General Laboratory Interests
Our lab focuses on understanding how Myxococcus xanthus senses nutrient limitation, and how this event initiates the developmental program. We have previously proposed a model whereby M. xanthus cells use their protein synthetic capacity to measure their nutritional status and (p)ppGpp, a signaling molecule known to couple amino acid availability with a variety of cellular processes in E. coli, acts as a second messenger in this process by activating a variety of starvation responses.
The initial starvation response occurs at the level of the individual cell, allowing each cell to evaluate its own nutritional status. Because M. xanthus is unable to utilize carbohydrates, cells primarily rely on amino acids to serve as carbon and energy sources, as well as substrates for protein synthesis. This relationship between basic metabolic need and the building blocks for protein synthesis presents an intriguing model for the mechanism of the cell to evaluate its nutritional status. Indeed, early physiology studies and our previous studies support our model that M. xanthus senses starvation by monitoring the intracellular level of the nucleotide (p)ppGpp. This model is very attractive as it provides a molecular link between metabolism and development of M. xanthus and remains our starting point to understand this complex sensory pathway.
Currently, there are four projects in the lab that focus on control of early developmental gene expression and these projects are currently funded by the National Institutes of Health, grant GM54592.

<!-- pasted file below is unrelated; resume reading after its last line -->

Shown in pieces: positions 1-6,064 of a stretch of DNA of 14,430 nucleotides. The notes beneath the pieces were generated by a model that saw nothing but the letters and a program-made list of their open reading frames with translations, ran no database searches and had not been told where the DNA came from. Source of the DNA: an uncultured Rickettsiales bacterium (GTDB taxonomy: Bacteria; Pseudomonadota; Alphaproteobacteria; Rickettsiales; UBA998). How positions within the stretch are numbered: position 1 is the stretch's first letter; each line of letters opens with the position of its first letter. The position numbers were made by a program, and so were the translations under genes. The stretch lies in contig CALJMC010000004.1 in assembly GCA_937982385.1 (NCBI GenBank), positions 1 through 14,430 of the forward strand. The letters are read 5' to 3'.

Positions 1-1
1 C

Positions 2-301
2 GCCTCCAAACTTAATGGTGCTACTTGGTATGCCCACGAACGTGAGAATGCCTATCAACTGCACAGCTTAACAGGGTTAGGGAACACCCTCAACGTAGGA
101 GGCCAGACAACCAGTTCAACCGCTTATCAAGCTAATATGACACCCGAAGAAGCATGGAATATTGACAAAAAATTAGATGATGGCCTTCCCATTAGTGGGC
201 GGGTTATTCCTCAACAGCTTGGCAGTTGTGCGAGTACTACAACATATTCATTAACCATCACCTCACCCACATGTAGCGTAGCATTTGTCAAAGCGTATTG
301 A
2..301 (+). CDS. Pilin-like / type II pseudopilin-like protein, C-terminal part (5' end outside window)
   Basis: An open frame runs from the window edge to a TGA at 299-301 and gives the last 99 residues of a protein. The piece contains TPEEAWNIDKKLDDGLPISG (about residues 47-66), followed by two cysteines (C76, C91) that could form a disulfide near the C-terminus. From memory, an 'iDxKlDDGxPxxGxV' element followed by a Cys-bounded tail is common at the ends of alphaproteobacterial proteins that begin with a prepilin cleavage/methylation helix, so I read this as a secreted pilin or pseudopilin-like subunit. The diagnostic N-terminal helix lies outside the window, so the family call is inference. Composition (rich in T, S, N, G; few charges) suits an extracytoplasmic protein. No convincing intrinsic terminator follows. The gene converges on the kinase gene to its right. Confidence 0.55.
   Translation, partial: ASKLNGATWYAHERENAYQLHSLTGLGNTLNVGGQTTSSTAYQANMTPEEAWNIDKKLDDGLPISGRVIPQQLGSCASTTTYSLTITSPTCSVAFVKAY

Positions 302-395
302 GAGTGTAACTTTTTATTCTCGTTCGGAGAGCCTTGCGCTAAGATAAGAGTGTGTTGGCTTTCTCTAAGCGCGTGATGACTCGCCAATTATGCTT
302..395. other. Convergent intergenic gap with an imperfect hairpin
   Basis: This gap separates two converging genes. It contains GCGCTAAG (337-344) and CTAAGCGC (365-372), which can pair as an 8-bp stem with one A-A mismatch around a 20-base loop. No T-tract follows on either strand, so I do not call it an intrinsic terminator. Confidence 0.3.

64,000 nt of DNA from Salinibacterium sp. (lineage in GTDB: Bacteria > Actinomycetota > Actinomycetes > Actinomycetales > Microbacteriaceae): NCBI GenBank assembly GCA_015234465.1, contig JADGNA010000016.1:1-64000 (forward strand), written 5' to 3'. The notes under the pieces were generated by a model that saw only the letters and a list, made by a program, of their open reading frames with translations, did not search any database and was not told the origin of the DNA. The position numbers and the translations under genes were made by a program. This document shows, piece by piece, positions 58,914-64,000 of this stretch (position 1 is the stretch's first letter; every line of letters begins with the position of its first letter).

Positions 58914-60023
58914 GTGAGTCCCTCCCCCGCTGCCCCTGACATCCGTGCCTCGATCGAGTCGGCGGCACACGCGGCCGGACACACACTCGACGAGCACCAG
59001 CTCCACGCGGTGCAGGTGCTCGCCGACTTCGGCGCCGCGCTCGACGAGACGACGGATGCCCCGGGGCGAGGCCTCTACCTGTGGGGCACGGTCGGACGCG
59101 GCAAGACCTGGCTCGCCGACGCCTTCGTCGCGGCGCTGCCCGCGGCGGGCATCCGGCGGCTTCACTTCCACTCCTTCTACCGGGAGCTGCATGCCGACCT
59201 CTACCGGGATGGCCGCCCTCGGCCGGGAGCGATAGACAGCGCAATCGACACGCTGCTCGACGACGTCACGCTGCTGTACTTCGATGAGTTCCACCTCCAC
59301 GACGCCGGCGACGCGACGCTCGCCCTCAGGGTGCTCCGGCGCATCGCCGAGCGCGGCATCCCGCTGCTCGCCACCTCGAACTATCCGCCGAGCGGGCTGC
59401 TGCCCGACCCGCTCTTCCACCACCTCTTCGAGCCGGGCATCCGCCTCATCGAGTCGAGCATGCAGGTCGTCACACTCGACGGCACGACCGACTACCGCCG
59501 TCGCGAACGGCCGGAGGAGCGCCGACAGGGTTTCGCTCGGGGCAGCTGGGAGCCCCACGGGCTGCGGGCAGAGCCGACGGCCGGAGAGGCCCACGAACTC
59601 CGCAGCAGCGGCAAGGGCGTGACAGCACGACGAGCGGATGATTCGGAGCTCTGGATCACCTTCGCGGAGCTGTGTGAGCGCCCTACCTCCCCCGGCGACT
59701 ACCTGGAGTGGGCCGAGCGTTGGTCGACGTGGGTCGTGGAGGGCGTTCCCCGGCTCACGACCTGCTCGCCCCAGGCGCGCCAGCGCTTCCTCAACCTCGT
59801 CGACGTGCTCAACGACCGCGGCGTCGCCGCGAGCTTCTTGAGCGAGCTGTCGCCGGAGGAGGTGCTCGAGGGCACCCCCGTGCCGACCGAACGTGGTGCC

The nsd gene and its role in nutrient-sensing.
Within the past few years several mutations have been identified that either
alter the way cells perceive nutrient availability or alter the timing of development.
We are currently focusing on the function of the nsd gene in nutrient
sensing and its connection to (p)ppGpp accumulation. The Ω4469
Tn5lac developmental reporter defines a locus designated nsd, for nutrient
sensing/utilization. This mutant can initiate development under nutrient-rich
conditions, including 0.5% and 0.25% casitone conditions that support the growth
of wild type cells. This suggests that nsd may be involved in nutrient
sensing/utilization. In addition to determining the role of nsd in nutrient
sensing/utilization, we are also interested in understanding how the expression
of nsd is controlled by (p)ppGpp levels. We have taken two approaches.
First, we have identified the nsd promoter region. Using primer extension
and promoter deletions, we have identified a 100-bp region that contains promoter
activity. The nsd promoter resembles a σ70-like
promoter (sigma-90 [σ90] for M. xanthus)
unlike all of the other Class I promoters, which have a σ54-like
SdeK: its role in controlling developmental gene expression
Previous work from the lab has identified a Histidine Sensor Kinase (HSK), designated
SdeK, essential for the control of early developmental gene expression. We found
that SdeK acts in concert with the C-signaling pathway to activate developmental
gene expression at the 6-hr stage of development. We previously showed that
ΔsdeK1 cells were blocked in development
approximately 6-hrs post-initiation based on expression studies using a battery
of previously described Tn5lac fusions. Three types of fusions were identified:
those partially dependent upon sdeK, those totally dependent upon
sdeK, and one fusion partially activated in a ΔsdeK1
background. The first two types of fusions showed a similar dependence on C-signal,
similar to that of sdeK, which led us to examine the relationship between
C-signaling and the SdeK pathway. Preliminary data suggests that the SdeK and the
C-signaling pathways independently contribute to the control of
expression of these genes at the 6-hr juncture.
The identification of SdeK as an HSK predicts
the existence of a cognate Response Regulator (RR), which we have designated
sdeR. We have been taking several approaches to identify SdeR, including
genetic, biochemical and genomic approaches. With the release of the M. xanthus